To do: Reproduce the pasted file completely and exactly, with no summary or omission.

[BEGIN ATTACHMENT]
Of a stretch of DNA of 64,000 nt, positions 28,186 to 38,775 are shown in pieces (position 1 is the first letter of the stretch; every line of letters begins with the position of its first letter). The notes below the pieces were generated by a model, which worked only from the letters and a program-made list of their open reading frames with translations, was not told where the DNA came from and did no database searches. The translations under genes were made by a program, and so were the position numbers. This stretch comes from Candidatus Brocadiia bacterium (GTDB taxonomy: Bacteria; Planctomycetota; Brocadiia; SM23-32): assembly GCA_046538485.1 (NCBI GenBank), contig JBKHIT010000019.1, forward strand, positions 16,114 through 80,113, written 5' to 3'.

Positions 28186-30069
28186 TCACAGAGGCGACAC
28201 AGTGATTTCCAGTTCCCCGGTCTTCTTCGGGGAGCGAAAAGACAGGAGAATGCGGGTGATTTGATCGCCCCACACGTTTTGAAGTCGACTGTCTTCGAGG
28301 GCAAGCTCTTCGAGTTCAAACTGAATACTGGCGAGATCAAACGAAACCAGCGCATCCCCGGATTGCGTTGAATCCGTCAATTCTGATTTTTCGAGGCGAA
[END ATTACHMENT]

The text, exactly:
Of a stretch of DNA of 64,000 nt, positions 28,186 to 38,775 are shown in pieces (position 1 is the first letter of the stretch; every line of letters begins with the position of its first letter). The notes below the pieces were generated by a model, which worked only from the letters and a program-made list of their open reading frames with translations, was not told where the DNA came from and did no database searches. The translations under genes were made by a program, and so were the position numbers. This stretch comes from Candidatus Brocadiia bacterium (GTDB taxonomy: Bacteria; Planctomycetota; Brocadiia; SM23-32): assembly GCA_046538485.1 (NCBI GenBank), contig JBKHIT010000019.1, forward strand, positions 16,114 through 80,113, written 5' to 3'.

Positions 28186-30069
28186 TCACAGAGGCGACAC
28201 AGTGATTTCCAGTTCCCCGGTCTTCTTCGGGGAGCGAAAAGACAGGAGAATGCGGGTGATTTGATCGCCCCACACGTTTTGAAGTCGACTGTCTTCGAGG
28301 GCAAGCTCTTCGAGTTCAAACTGAATACTGGCGAGATCAAACGAAACCAGCGCATCCCCGGATTGCGTTGAATCCGTCAATTCTGATTTTTCGAGGCGAA